SCORCHY (1976) Blu-ray
Director: Hikmet Avedis
Shout! Factory

Singer Connie Stevens ditches the microphone for a gun in SCORCHY on Blu-ray from Shout! Factory.

Jackie Parker (Stevens) is a policewoman working deep undercover as a jet-setting "bum" ostensibly running her own one-woman/one-plane charter flight company. For the past two years she has been trying to bust a drug smuggling operation of the Bianco brothers, antique dealers in Rome and Seattle who transport heroin inside "priceless" statues sold to American tourists. The latest is a bronze wolf being shipped to actress Mary Davis (Joyce Jameson, DEATH RACE 2000) under the guard of ruthless courier/hitman Karl Heinrich (William Smith, GRAVE OF THE VAMPIRE). With her chief (Norman Burton, DIAMONDS ARE FOREVER) leaning on her to make a break after flitting around the world tracking the Biancos for two years, Jackie gets lucky when Philip Bianco (Cesare Danova, MEAN STREETS) decides to collect on his $50,000 dollar loan to Jackie to start up her charter company by having her transport the drugs to their buyer. Shockingly, neither one of them expect to be repeatedly double-crossed by their shady partners.

Directed by Hikmet (aka Howard) Avedis (MORTUARY), SCORCHY may be one of the oddest 1970s cop films in its incongruous mix of the campy and the grim. A joyously squealing Stevens is an odd choice for a female cop (Stella Stevens, maybe), and her presence – along with Danova and B.J. AND THE BEAR's Greg Evigan (in his introductory role as Bianco's unsuspecting brother-in-law) – suggests something more lightweight and middle-aged-audience-friendly until Stevens' topless romps, some bloody squibs, and a bit of coitus interruptus involving a spear gun. On the flipside of that is a wonderfully ruthless performance by Smith – who interrupts the breezy fun of a race car versus sports car chase to not only knock a motorcyclist off his bike but also kicks him in the face and then shoots him – and a bloody shootout finale capped by a surprisingly grim freeze-frame final shot. Avedis' wife Marlene Schmidt (1961's Miss Universe) appears as Bianco's wife.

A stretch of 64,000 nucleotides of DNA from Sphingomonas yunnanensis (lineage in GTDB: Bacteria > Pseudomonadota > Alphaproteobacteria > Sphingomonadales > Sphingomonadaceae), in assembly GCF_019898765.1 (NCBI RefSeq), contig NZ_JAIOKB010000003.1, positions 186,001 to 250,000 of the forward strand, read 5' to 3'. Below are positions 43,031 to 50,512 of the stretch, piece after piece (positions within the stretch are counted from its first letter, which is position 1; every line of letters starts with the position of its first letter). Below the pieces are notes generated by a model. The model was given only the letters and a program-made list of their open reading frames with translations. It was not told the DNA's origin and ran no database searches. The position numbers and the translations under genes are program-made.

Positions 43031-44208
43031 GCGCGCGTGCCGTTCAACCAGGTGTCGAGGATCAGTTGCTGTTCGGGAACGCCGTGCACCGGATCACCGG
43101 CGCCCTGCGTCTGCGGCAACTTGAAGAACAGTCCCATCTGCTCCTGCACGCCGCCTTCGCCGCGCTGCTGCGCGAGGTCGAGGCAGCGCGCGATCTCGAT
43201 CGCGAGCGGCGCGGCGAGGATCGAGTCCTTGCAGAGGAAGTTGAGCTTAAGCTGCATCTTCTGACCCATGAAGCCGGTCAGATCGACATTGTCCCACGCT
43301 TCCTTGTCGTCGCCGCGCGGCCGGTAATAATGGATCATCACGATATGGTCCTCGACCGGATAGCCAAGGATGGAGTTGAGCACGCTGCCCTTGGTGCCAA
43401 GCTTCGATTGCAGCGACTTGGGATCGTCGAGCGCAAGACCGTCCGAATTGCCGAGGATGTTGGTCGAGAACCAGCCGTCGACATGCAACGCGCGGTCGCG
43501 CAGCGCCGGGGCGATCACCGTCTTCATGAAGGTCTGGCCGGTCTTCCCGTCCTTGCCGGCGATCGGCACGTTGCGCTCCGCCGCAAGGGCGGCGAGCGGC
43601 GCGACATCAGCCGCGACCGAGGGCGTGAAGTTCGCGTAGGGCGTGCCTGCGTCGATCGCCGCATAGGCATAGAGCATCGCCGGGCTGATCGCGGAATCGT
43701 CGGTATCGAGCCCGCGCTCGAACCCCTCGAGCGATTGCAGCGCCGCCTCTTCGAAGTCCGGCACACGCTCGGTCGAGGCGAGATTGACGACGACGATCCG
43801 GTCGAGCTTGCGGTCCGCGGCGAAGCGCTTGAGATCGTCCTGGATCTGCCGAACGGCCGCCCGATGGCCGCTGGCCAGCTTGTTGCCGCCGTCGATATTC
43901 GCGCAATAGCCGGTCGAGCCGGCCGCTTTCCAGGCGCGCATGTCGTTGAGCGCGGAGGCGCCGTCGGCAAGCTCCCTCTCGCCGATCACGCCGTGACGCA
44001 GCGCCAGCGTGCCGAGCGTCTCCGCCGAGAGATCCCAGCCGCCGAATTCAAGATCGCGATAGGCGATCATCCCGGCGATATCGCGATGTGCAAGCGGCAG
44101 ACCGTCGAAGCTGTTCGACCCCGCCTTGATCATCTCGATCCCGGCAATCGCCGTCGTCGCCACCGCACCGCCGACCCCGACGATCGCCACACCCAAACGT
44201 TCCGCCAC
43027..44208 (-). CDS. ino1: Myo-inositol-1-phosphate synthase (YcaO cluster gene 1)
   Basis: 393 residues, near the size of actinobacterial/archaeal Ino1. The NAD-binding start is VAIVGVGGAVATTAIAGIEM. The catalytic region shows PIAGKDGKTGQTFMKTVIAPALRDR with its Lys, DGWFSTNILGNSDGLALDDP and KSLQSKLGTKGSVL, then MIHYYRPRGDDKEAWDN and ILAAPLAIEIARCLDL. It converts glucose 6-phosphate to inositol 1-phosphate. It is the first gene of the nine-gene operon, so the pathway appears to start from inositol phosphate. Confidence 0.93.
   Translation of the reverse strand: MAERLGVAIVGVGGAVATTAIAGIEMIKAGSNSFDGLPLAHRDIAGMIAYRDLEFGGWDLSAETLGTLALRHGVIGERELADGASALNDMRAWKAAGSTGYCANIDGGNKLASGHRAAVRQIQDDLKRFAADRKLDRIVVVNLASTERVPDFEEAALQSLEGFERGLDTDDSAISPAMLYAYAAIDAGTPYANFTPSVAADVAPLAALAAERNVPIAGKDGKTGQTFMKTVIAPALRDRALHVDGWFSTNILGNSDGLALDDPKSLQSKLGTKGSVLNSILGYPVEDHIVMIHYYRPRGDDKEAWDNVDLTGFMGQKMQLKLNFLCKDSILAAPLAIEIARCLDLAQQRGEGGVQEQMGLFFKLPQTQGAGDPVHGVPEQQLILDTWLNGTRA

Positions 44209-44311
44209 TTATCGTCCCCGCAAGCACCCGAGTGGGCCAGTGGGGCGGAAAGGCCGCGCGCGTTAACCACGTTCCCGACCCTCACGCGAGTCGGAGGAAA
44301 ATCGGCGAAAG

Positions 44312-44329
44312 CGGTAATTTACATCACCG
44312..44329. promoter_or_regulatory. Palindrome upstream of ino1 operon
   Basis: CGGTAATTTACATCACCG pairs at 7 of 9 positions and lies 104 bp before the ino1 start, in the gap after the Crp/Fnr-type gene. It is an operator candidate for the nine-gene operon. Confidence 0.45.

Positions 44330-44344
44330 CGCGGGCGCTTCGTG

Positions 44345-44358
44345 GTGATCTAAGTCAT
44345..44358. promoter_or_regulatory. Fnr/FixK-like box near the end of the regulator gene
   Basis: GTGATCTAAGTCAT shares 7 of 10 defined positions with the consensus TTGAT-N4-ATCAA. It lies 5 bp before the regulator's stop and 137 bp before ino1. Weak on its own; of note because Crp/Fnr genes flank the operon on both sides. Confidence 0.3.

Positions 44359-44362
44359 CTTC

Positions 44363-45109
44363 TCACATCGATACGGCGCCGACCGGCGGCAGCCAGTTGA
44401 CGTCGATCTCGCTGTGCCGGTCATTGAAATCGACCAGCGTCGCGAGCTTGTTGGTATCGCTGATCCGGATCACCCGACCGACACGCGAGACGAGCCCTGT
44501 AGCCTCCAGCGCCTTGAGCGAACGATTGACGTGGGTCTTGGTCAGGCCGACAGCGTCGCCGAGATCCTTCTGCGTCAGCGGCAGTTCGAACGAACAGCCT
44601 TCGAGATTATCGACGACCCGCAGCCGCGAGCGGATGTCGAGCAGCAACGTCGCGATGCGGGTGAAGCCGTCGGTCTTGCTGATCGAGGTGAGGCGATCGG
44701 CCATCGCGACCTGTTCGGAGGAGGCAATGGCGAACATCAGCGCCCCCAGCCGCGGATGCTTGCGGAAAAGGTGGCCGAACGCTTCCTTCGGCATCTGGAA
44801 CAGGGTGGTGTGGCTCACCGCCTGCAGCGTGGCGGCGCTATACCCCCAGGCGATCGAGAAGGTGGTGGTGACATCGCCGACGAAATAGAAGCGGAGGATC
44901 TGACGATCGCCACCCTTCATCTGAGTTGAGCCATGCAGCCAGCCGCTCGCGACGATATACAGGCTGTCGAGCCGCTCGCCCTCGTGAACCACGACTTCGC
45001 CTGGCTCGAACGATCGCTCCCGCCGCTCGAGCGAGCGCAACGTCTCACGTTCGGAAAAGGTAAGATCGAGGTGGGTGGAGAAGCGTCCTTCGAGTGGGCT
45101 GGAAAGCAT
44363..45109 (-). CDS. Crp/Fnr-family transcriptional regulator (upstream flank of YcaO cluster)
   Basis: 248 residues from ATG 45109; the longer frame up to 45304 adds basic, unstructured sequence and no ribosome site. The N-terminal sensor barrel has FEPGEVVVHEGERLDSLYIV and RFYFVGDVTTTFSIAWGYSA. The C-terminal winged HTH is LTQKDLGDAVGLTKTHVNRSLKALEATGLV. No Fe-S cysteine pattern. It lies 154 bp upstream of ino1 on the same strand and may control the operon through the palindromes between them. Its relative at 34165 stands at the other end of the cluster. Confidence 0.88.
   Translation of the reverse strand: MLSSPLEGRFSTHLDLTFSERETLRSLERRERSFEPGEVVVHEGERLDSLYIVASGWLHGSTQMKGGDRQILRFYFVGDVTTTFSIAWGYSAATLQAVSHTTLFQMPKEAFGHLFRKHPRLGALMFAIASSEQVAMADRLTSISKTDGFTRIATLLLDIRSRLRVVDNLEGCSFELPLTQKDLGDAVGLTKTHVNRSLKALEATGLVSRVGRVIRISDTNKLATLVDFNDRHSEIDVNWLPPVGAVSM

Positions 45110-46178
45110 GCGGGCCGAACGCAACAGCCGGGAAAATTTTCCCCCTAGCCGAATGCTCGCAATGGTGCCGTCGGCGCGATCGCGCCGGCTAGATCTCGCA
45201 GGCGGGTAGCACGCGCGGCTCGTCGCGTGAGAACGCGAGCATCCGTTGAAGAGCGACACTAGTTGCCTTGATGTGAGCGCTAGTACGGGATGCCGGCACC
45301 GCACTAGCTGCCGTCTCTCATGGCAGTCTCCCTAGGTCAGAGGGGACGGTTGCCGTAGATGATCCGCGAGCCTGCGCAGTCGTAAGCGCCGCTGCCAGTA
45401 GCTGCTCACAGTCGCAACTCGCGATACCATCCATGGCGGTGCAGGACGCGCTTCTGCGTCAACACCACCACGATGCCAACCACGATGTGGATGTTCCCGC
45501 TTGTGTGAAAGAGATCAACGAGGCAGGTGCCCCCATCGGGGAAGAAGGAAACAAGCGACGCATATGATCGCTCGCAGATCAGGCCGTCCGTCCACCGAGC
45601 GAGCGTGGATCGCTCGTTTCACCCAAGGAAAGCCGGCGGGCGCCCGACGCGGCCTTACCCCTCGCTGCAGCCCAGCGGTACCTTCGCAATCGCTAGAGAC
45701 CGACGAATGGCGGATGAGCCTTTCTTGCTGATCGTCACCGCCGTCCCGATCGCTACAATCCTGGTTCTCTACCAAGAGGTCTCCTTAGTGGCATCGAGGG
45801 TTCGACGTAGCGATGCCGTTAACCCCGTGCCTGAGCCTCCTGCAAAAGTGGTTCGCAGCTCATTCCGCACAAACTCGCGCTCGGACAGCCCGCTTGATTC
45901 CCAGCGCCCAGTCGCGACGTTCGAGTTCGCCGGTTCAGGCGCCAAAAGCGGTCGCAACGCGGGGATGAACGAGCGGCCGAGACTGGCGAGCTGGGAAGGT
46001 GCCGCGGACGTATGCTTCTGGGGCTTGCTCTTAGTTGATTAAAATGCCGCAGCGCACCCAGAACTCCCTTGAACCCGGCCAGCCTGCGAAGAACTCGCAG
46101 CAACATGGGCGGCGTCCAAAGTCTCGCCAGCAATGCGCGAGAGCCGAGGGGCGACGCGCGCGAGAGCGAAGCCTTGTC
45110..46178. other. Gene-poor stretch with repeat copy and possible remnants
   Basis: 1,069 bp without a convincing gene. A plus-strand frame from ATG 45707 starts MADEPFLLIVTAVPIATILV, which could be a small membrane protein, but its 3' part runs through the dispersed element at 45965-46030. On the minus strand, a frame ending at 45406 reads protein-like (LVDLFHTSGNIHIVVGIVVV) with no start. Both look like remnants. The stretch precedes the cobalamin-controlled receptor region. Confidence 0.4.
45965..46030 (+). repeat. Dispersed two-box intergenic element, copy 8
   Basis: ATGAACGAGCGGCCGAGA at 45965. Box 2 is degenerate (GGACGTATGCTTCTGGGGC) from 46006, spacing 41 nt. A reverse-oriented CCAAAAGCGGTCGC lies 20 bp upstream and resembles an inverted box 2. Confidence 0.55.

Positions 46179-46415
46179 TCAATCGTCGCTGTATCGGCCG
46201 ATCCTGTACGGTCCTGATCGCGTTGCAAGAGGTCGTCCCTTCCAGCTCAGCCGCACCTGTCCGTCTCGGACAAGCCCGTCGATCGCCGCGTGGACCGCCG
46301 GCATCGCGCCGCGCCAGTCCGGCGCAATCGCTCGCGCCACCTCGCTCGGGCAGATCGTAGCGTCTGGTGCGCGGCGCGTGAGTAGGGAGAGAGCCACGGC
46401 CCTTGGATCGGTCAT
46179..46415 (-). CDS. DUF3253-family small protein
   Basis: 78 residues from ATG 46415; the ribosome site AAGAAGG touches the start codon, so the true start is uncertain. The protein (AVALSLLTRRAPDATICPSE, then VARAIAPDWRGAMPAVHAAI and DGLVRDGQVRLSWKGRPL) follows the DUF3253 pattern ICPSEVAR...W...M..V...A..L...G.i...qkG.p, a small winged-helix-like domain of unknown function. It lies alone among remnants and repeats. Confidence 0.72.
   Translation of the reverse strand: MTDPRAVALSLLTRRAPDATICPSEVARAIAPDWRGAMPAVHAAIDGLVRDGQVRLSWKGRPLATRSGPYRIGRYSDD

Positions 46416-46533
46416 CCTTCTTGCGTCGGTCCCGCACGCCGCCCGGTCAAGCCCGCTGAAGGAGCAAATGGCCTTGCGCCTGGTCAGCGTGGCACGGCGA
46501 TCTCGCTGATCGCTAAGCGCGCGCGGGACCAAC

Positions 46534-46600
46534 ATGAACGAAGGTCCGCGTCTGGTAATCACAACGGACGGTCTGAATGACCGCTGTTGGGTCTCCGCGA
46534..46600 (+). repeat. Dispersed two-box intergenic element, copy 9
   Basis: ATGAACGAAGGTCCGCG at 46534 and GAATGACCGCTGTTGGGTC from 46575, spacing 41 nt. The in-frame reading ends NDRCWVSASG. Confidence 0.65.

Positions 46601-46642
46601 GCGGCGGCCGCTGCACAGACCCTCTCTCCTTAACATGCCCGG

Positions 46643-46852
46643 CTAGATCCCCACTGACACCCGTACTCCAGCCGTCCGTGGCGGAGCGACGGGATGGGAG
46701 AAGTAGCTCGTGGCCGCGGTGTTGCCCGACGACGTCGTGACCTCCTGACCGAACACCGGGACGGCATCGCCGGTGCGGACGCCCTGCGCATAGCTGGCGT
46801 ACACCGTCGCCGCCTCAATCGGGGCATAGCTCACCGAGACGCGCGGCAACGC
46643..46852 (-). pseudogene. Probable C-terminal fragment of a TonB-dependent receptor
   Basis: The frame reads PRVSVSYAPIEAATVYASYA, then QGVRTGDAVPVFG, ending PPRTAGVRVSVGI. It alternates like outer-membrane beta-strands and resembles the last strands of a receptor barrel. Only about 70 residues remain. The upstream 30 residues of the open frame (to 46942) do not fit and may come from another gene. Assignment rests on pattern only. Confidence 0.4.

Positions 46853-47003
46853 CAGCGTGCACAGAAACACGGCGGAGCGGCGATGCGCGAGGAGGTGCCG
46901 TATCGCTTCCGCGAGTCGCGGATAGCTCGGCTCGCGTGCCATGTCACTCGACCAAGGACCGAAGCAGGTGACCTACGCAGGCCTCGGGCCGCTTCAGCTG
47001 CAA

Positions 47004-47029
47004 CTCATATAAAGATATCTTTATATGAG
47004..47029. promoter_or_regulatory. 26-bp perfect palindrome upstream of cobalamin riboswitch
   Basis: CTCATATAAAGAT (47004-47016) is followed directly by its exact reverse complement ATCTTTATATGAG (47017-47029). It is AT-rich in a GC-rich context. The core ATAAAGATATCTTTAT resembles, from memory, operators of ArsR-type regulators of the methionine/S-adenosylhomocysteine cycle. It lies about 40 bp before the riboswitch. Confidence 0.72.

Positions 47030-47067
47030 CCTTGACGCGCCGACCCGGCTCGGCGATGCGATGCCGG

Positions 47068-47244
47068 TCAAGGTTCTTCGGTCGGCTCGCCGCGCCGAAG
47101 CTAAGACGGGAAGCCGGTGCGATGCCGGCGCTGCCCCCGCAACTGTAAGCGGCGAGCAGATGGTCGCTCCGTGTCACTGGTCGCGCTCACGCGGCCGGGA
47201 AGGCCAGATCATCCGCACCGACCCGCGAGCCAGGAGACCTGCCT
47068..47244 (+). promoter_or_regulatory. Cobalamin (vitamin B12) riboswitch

Released theatrically by American International, the film was one of a number of American and foreign pick-ups that ran into music rights issues when Orion prepped them for home video, and the Lightning Video release was rescored by synthesizer musician Kendall Schmidt who was also behind the rescore jobs on THE CONQUEROR WORM, THE CURSE OF THE CRIMSON ALTAR, PLANET OF THE VAMPIRES, and others. When Shout! released the film on DVD as part of the four feature, two-DVD 4 ACTION PACKED MOVIES VOLUME TWO (with BAMBOO GODS AND IRON MEN, BULLETPROOF and TRACKDOWN), they resorted to a fullscreen TV print title RACE WITH DEATH that preserved the original Igo Kantor score – presumably a mix of library tracks since he is credited as "music supervisor" – but was missing nudity and violence. Shout!'s 1080p24 MPEG-4 AVC 1.85:1 widescreen Blu-ray comes from a brand new HD master of the uncut version (99:18 versus 94:32 on the DVD) and sports more vibrant colors, a fine layer of grain, some occasional white and black specs, and much more obvious stock shots like the opening panning establishing shot of Rome. Stevens' nude scenes have been restored, along with one from Ingrid Cedergren as the girlfriend of Bianco's double-crossing chauffeur Nicky (John Davis Chandler, THE OUTLAW JOSEY WALES). On the other hand, the DTS-HD Master Audio 2.0 mono track features the Kendall Schmidt synthesizer score, which sounds even cheaper when it dominates the soundtrack without supportive effects or even some optical hiss. This suggests that music rights may indeed be still an issue for this title (as it had been with UNHOLY ROLLERS) since MGM must surely have had the original English audio for the uncut materials (as well as the music and effects track since Orion was able to provide a separate tracks for the video rescore). Fans may want to hold onto the poor quality Shout! DVD transfer for the original score (although it is nowhere near as entertaining as some of the other scores Orion had to replace at that time). The sole extra is a theatrical trailer (1:24). (Eric Cotenas)